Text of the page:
Now, Father Ghenghan Bamenjo Mbinkar, also a priest in residence at St. James, celebrates Mass for the community. A native of Jakiri, part of the Diocese of Kumbo, Father Mbinkar is currently studying canon law at Catholic U.

Father Mbinkar said that it is the Cameroonian musical tradition that distinguishes Cameroonian Mass. Instead of using the organ or piano, Cameroonian Mass uses the xylophone, as well as drums, gongs and "other instruments that are often difficult to get through the airport."

"Whenever Cameroonians get together, there is always singing and dancing," said Father Mbinkar, "even when there is a tragedy."

As for Boko Haram, Father Mbinkar said that the terrorist group's aim is not only to wipe out Christianity but all things "related to Western culture.

"Because Boko Haram is not as active in Cameroon as it is in its neighbors, refugees have fled there. Cameroon has always been relatively stable (compared to some African countries)," said Father Mbinkar. "It had no civil war. And the culture is very welcoming. Even when people have little to give, they give their guests the best that they have."

"We are blessed to have Father Mbinkar, and are happy to continue our relationship with our brothers and sisters from Africa," said Father Patrick L. Posey, pastor at St. James Church.

Cameroonian Mass is made possible due to the support of the diocesan Office of Multicultural Affairs, headed by Corinne Monogue. Monogue's office provides resources for immigrant communities who wish to celebrate Mass in their native language and according to their native traditions. Other African communities that work with the Office of Multicultural Affairs include Ghana and Sierra Leone. Since 2012, the office has organized an annual Unity Mass to celebrate Arlington's black communities, both African and African-American.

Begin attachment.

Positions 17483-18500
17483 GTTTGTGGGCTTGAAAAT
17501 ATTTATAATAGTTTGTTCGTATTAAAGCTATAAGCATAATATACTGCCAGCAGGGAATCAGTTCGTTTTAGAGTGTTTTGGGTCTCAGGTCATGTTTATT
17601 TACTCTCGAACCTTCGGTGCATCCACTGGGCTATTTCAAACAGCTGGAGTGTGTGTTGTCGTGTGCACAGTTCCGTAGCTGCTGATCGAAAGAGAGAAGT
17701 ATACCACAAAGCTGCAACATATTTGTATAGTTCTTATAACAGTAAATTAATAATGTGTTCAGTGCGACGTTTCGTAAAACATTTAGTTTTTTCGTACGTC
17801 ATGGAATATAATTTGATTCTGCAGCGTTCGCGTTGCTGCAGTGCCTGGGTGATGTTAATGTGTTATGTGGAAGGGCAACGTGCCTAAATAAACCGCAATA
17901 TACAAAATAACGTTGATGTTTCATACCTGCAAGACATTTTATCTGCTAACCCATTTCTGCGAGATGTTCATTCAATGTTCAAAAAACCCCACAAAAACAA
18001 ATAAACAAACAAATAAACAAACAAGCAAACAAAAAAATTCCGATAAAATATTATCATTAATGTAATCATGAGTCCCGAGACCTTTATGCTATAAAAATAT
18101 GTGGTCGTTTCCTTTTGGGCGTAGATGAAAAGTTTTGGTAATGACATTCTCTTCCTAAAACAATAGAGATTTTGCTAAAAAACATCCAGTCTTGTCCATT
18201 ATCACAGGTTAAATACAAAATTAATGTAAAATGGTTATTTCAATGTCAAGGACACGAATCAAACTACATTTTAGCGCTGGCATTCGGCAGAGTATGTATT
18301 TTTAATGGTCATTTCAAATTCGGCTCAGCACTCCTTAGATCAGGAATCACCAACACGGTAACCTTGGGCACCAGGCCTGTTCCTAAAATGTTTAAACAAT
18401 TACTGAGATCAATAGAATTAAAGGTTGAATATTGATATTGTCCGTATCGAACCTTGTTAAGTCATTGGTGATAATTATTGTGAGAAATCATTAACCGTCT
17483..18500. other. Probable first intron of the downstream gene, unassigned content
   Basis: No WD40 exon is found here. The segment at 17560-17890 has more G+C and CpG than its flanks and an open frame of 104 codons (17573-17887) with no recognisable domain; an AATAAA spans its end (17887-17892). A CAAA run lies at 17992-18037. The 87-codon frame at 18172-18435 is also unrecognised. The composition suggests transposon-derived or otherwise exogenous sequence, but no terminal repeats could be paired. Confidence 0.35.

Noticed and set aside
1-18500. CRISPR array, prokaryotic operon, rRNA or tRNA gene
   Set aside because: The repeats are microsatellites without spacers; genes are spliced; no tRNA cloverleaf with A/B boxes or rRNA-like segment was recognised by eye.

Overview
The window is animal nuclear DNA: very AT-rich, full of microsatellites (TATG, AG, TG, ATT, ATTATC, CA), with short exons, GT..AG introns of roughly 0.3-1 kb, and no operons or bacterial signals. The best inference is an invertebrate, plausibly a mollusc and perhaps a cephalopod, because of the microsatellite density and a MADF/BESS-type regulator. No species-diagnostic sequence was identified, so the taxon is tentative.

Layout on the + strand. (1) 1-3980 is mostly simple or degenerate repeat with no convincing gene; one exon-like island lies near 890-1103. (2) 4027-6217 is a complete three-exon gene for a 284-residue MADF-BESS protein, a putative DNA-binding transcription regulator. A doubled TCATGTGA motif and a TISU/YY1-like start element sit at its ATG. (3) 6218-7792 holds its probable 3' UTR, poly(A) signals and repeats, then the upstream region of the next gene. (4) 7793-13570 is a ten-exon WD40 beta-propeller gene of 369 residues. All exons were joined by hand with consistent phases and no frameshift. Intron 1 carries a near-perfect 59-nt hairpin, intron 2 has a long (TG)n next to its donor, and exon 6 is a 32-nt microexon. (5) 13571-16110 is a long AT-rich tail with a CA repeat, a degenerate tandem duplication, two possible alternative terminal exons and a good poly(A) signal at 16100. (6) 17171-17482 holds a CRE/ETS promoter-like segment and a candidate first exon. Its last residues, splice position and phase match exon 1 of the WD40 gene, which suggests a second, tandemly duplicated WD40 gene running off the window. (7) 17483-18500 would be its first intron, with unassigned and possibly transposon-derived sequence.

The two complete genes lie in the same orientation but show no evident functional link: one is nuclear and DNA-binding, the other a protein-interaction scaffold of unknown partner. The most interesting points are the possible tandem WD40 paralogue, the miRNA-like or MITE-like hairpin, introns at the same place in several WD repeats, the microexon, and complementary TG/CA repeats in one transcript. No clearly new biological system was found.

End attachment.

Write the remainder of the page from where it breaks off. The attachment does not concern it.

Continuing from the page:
At the second Unity Mass in 2013, Father Nkardzedze quoted St. John Paul II's 1986 address to the Aborigines and Torres Strait Islanders as words of encouragement to Africans and African-Americans:

"Your culture, which shows the lasting genius and dignity of your race, must not be allowed to disappear. Do not think that your gifts are worth so little that you should no longer bother to maintain them. Share them with each other and teach them to your children. Your songs, your stories, your paintings, your dances, your languages must never be lost."

Monogue upholds the same opinion for cultural preservation, and welcomes non-Cameroonians to learn more about Cameroonian traditions.

"If you've never been to a Cameroonian Mass, you have to go because it's such a beautiful, vibrant experience," said Monogue. "It might just give you a new way to explore your faith and bring you closer to Christ."

Find out more

To learn more about Arlington's Cameroonian Mass, go to arlingtondiocese.org/multicultural/mass.aspx. To learn about Cameroonian immigrant community news, go to leffortcamerounais.com.

Stoddard can be reached at cstoddard@catholicherald.com.

© Arlington Catholic Herald 2015